8. Here is an article that I wrote for Lost Treasure magazine before it went under that you guys (and gals) may be interested in. Not sure how to bring in the photos, but here is the text. Do Coins Really Sink? Charles Darwin’s Contribution to Metal Detecting By Kent Whiting During my 30+ years metal detecting I have often wondered how coins become buried in the ground and what determines how deeply these coins are buried. There are two main theories; the first advocating that coins sink through the soil and the second that coins become covered by plant matter that decays and forms layers of soil on top of the coins. Over the years I have observed huge differences in coin depths from one site to the next or even within the same park. In 2011 I found an 1894 Barber quarter in good condition laying right on the surface of the ground at a site that for many years has been a dry poorly vegetated field. The following year I found, an 1894-O Barber quarter in good condition at a depth of over 10 inches in a well-watered park lawn. Both coins were probably lost in the 1930s, so why was one on the surface and the other over 10 inches deep? One possible explanation is that the coin lost in the park was buried by years of accumulation of lawn clippings. One problem with this theory is the soil above the coin was not pure organic humus, but also contained sand and silt grains. Could it be that the coin in the park was able to sink because the soil was moist? I have seen theories that attribute coin sinking to density differences between the coins and the soil. True, such processes can and do operate within streams. However, such density segregation does not occur within a soil. The frictional forces between soil grains are far too strong to permit sinking of a coin. So, if coins do not sink due to density differences and they are not covered by grass clippings how do they get so deep? Further complicating the situation is the fact that within the same park beneath a spruce tree I found a 1905 barber dime, at a depth of only about 4 inches. Fortunately, these observations can be explained by the work of one of the greatest scientists in history, Charles Darwin. Darwin is best known for his theory of natural selection to explain the diversity of life. In October 1837, about a year after he returned from his famous voyage on the Beagle, Darwin made a trip to visit his uncle, Josiah Wedgewood, at his country estate at Staffordshire, England. Wedgewood related that 12 years previously the surface of a certain pasture had been covered by a layer of lime, but the layer had since become buried by the action of earthworms. Darwin found the white layer of lime at a depth of 3 inches. According to Darwin, the burial of items by earthworms is related to their burrowing activity, which is intimately related to the feeding habits of certain species. Deep burrowing earthworms, such as the common night crawler, feed on both organic material within the soil, and on surface material, such as leaves and grass clippings. They drag their food down their burrows and deposit their waste, called “casts”, at the surface. They ingest organic-containing soil, including small grains of silt and sand, which become part of the casts. Darwin proposed that an item on the surface becomes buried due to the collapse of the subsurface burrows beneath the item, causing subsidence. The resulting surface depression, then becomes filled in by the granular casts. Darwin calculated the burial rate of the lime based on the application date and on the depth of the layer. He came up with a rate of 2.5 inches per decade. Darwin presented his findings in a paper read before the Geological Society of London in 1837. He concluded his presentation with the remark “it is probable that every particle of earth in old pasture land has passed through the intestines of worms”. Unfortunately, the paper was poorly received by Darwin’s geologist colleagues, who had expected great things from the man who, even then, was considered a celebrity following his voyage on the Beagle. Darwin soon moved on to other interests, but never completely abandoned his earthworm research. He published a few more papers on the subject, as well as beginning a few long term experiments. He spread a layer of lime over one of the pastures at his country estate in 1842 with the view of monitoring the rate of burial over time. In 1871 Darwin checked on the status of his lime layer, finding that it had become buried to a depth of about 7 inches over the 29 year period, for a burial rate of 2.4 inches per decade. He calculated the mass of soil material brought to the surface by carefully monitoring the burrows over time and found that the mass of casts brought to the surface matched reasonably well with the burial rate of surface material. The burial rate of an object due to worm activity is related to the population of deep burrowing worms for a given area. Darwin found that worm populations were considerably lower beneath beech trees compared to other areas. In 1881 he published his findings in the form of a 326 page volume which he referred to as his “little book”. The book was a commercial success, but was never embraced by the scientific community and was soon forgotten. Darwin’s work was rediscovered by scientists when the book was reprinted in 1945, and by the 1950s a few archaeologists began to recognize the importance of his work. The concepts described by Darwin are now well accepted by many archaeologists. Within the last few years new scientific terms have been coined to describe these processes. The action of earthworms on the soil is referred to as “bioturbation”, and the animals responsible for the bioturbation are the “ecological engineers”, which include not only earthworms, but any burrowing animal that deposits dirt on the surface. So how can Darwin’s work explain the depth differences between the two Barber quarters? The dry field was an inhospitable environment for earthworms. There was little or no organic material in the soil and the sparse vegetation provided little or no surface litter for them to eat. On the other hand, the park provided an ideal environment for earthworms. The soil was moist, and rich in organics, and abundant food was provided by grass clippings, and leaves. The area under the spruce tree was a relatively unfavorable environment. As mentioned previously, Darwin found that the areas beneath beech trees were unfavorable for earthworms. More recent studies have found the same to be true for conifers such as spruce and pine, and for larch trees, but not for oak or maple trees. So what does all of this mean for coinshooting? First, the idea that denser or larger items should become buried faster than smaller or less dense items can be discarded. How many times have you dug a can at over a foot deep? If cans are this deep, coins of a similar age will be just as deep. The number of remaining deeply buried half dimes and trimes in many “worked out” city parks is probably mind boggling. Another important take away is that under ideal conditions for deep burrowing earthworms, most all of the old coins could be out of range of most metal detectors. Earthworms are most active when the soil is warm and moist, so most of the burrowing and coin burial, occurs in the spring and fall. Clearly, some areas of the country are more favorable to earthworm activity than others. Warm and wet climates are particularly well suited to year round earthworm activity and potentially very deep coin burial. So, do coins sink or are they covered up? Clearly the answer is BOTH; with the help of a few “ecological engineers”. Sources Atkinson, R.J.C. 1957. Worms and weathering. Antiquity, v. 31, p. 219-233. Butt, K.R., Lowe, C.N., Beasley, T, Hanson, I, and R. Keynes. 2008. Darwin’s earthworms revisited. European Journal of Soil Biology, v. 44 p. 255-259. Darwin, C. R. 1837. On the formation of mould. Proceedings of the Geological Society of London, read November 1, 1837, v. 2 p. 574-576. Darwin, C. R. 1881. The Formation of Vegetable Mould, Through the Action of Worms, with Observations on Their Habits. John Murray, Albemarle Street. London. October, 1881. Desmond, A. and J. Moore. 1991. Darwin. Michael Joseph, Penguin Group, London. Feller, C., Brown, G.G., Blanchart, E., Deleporte, P. and S.S. Chernyanskii. 2003. Charles Darwin, earthworms and the natural sciences: various lessons from past to future. Agriculture, Ecosystems & Environment, v. 99, p. 29–49.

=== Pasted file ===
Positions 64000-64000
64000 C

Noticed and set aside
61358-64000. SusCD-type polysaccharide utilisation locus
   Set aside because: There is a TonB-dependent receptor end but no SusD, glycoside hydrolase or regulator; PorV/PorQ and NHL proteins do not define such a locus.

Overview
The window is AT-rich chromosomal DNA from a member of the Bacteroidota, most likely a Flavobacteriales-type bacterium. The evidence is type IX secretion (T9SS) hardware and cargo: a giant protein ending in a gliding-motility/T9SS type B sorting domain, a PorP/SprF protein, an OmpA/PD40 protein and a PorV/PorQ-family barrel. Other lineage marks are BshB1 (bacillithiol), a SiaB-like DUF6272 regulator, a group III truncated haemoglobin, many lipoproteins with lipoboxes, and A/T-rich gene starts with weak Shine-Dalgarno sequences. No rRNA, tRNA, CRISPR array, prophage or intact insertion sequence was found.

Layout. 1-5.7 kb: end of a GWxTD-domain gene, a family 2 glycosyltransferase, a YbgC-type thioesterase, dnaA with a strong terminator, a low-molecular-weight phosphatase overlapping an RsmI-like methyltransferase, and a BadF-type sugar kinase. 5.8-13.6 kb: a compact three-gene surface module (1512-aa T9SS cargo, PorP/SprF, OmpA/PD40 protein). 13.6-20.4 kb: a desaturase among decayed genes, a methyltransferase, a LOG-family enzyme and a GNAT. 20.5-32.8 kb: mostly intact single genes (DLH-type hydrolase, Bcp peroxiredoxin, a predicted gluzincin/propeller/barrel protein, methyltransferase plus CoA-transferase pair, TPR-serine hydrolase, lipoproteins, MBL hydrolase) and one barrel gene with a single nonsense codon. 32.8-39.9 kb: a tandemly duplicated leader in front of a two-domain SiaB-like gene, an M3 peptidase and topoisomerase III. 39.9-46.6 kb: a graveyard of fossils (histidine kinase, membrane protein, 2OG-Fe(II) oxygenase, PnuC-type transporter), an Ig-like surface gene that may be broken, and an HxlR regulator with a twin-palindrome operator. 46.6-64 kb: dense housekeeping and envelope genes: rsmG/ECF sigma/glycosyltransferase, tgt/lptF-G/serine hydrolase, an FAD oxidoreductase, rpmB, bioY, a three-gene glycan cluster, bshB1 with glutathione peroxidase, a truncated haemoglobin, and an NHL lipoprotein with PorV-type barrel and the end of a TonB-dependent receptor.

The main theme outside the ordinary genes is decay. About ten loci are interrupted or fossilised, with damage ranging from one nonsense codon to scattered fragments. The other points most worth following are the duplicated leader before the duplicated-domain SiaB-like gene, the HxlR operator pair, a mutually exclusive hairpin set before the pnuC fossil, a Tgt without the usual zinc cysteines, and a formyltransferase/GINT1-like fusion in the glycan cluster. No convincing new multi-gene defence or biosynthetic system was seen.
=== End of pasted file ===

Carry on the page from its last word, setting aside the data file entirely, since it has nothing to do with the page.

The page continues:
9. Very much appreciated Mike. You have some great tips in there. Look forward to seeing your finds.